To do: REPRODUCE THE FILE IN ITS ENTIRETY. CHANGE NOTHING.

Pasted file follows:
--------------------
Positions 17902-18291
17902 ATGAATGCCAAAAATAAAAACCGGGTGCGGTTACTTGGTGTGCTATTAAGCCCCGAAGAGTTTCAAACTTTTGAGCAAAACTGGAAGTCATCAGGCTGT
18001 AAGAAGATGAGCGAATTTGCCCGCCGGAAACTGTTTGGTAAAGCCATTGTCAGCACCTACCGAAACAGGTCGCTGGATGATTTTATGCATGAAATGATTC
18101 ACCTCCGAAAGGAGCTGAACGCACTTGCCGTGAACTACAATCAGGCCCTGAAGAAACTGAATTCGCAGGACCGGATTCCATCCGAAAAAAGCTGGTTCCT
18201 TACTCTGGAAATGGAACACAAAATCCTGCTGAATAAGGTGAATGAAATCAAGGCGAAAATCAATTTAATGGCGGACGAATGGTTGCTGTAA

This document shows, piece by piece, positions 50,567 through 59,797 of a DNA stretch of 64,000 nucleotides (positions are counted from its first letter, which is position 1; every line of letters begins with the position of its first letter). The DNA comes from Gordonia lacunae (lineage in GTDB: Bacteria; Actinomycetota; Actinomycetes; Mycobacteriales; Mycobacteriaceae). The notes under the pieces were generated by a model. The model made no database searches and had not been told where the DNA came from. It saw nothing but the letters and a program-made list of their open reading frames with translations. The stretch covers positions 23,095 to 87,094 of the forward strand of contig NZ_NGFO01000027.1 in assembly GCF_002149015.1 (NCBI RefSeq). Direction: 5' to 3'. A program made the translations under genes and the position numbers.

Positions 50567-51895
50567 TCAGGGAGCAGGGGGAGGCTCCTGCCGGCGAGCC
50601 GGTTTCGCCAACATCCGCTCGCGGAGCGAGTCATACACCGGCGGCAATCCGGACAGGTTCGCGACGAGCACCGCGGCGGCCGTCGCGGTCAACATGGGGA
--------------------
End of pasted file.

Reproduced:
Positions 17902-18291
17902 ATGAATGCCAAAAATAAAAACCGGGTGCGGTTACTTGGTGTGCTATTAAGCCCCGAAGAGTTTCAAACTTTTGAGCAAAACTGGAAGTCATCAGGCTGT
18001 AAGAAGATGAGCGAATTTGCCCGCCGGAAACTGTTTGGTAAAGCCATTGTCAGCACCTACCGAAACAGGTCGCTGGATGATTTTATGCATGAAATGATTC
18101 ACCTCCGAAAGGAGCTGAACGCACTTGCCGTGAACTACAATCAGGCCCTGAAGAAACTGAATTCGCAGGACCGGATTCCATCCGAAAAAAGCTGGTTCCT
18201 TACTCTGGAAATGGAACACAAAATCCTGCTGAATAAGGTGAATGAAATCAAGGCGAAAATCAATTTAATGGCGGACGAATGGTTGCTGTAA

This document shows, piece by piece, positions 50,567 through 59,797 of a DNA stretch of 64,000 nucleotides (positions are counted from its first letter, which is position 1; every line of letters begins with the position of its first letter). The DNA comes from Gordonia lacunae (lineage in GTDB: Bacteria; Actinomycetota; Actinomycetes; Mycobacteriales; Mycobacteriaceae). The notes under the pieces were generated by a model. The model made no database searches and had not been told where the DNA came from. It saw nothing but the letters and a program-made list of their open reading frames with translations. The stretch covers positions 23,095 to 87,094 of the forward strand of contig NZ_NGFO01000027.1 in assembly GCF_002149015.1 (NCBI RefSeq). Direction: 5' to 3'. A program made the translations under genes and the position numbers.

Positions 50567-51895
50567 TCAGGGAGCAGGGGGAGGCTCCTGCCGGCGAGCC
50601 GGTTTCGCCAACATCCGCTCGCGGAGCGAGTCATACACCGGCGGCAATCCGGACAGGTTCGCGACGAGCACCGCGGCGGCCGTCGCGGTCAACATGGGGA